To most people an explosion is just a big BOOM. Most people have heard the term ‘detonation’, but few have ever heard the term ‘deflagration’. In terms of actual experiences, most people are way more familiar with deflagrations and have little familiarity with detonations. Of course this begs the question, why should anyone really care how the explosion occurred at Fukushima Daiichi #3?
From a practical perspective it doesn’t matter how the Uranium and Plutonium blasted into the air and ended up in EPA RADNET air filters in California and possibly into our lungs. The primary value in understanding the explosion at Fukushima is in redesigning future nuclear reactors and spent fuel storage pools so that the same does not happen again. However , if you have a desire to understand what happened at Fukushima, or if you would just like to be able to figure out if that house that exploded in your neighborhood was from dynamite or natural gas, read on.
The scientific difference between a detonation and a deflagration is the speed at which the flame front moves and the pressure waves expand. In a detonation the flame and pressure fronts move faster than the speed of sound. In a deflagration the flame and pressure fronts move at the speed of sound or slower. In practical every day experience, pressure waves move at the speed of sound. Since a deflagration does not move faster than a normal pressure wave, the pressures generated by a deflagration can be “pulled” towards areas of lower pressures like open windows and such. On the other hand, since the pressure waves generated by a detonation move faster than the speed of sound, those pressures cannot be “pulled” towards areas of lower pressure.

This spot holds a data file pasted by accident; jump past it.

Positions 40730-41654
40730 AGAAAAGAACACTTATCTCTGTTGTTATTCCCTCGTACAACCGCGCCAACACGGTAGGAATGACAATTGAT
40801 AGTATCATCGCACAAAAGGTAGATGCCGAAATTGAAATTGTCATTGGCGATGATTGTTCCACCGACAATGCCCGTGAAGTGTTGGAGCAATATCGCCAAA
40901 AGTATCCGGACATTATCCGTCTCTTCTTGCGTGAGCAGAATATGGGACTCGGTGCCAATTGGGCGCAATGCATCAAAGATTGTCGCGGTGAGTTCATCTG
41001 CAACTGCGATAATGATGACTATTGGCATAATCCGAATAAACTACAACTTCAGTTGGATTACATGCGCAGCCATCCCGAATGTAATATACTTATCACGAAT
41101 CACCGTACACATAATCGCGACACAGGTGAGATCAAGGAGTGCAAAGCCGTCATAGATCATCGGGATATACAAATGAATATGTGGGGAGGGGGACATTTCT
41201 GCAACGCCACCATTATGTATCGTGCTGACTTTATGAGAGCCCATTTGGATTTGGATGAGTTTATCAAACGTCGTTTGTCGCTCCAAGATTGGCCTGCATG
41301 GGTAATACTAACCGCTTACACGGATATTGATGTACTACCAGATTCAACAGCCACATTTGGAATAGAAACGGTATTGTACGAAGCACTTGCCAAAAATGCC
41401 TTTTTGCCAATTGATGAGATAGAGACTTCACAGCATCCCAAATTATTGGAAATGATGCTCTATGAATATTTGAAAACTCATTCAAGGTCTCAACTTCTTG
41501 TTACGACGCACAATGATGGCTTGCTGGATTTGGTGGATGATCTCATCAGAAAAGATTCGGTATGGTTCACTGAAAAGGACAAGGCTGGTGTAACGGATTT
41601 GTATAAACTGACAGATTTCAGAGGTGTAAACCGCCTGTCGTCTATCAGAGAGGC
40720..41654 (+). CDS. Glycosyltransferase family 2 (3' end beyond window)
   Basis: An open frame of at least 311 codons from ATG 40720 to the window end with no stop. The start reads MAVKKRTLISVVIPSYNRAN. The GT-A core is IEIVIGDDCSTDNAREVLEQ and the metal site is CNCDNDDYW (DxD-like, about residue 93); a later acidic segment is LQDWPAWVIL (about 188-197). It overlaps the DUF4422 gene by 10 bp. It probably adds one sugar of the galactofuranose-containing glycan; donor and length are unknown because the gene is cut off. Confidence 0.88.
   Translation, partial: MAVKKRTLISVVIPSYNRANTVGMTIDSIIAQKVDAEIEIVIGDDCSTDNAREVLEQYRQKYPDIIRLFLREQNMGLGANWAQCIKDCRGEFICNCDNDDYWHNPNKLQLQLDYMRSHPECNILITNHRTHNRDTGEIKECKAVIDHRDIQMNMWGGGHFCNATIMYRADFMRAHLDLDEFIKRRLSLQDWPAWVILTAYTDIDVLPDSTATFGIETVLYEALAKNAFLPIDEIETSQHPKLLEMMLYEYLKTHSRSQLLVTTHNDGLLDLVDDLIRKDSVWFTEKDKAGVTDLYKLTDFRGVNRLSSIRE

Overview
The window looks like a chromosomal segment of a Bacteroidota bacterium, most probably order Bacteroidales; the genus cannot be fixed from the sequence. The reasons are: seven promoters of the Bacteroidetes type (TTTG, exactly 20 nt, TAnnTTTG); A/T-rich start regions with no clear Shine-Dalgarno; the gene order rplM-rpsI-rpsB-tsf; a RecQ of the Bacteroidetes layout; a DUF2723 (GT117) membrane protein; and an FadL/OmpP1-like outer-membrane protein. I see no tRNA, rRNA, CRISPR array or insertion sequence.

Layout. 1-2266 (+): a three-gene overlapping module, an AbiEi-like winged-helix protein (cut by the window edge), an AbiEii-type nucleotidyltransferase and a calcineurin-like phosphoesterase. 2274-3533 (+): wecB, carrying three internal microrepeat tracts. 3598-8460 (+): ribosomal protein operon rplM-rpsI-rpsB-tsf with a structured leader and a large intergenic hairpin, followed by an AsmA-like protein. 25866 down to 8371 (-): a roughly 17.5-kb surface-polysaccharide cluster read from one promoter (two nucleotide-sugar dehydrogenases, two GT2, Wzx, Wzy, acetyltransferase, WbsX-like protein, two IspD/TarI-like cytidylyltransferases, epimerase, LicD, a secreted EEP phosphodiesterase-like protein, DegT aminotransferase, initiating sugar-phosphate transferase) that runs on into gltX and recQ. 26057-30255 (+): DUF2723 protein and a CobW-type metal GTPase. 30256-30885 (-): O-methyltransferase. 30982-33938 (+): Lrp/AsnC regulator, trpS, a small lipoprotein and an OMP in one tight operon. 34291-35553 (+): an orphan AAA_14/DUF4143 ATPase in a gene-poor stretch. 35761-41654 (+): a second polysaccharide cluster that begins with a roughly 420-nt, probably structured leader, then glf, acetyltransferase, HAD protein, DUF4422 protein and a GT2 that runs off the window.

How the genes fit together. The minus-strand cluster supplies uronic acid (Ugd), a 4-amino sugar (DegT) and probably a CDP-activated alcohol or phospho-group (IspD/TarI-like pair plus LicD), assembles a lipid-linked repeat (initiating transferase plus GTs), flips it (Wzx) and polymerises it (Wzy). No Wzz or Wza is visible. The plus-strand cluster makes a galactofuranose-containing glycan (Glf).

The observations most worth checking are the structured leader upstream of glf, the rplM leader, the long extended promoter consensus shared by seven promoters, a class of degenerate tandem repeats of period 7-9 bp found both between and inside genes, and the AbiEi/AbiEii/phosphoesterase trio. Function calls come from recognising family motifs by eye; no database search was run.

And that leads us to the practical differences between a detonation and a deflagration. A detonation will spread out in all directions equally at a rate FASTER than the speed of sound, and the resultant damage to structures will tend to be uniform in all directions. On the other hand, a deflagration will start to move in all directions uniformly but will be quickly pulled towards areas of lower pressure, the resultant damage will tend to concentrate towards the exterior of buildings. Common examples of deflagrations are, firearms and car engines; in each, a pressure wave builds and then is released towards the area of lower pressure. In a firearm the area of lowest pressure is down the barrel, hence the bullet flies out of the barrel. In a car engine’s combustion chamber the area of lowest pressure is the piston, hence the pressure pushes the piston down. If a detonation occurs in a car engine, the pressure slams the entire combustion chamber equally and causes a knock sound. Repeated engine detonations can destroy the engine. In a firearm, a detonation often destroys the gun; the pressure never redirects down the barrel and the chamber takes the brunt of it.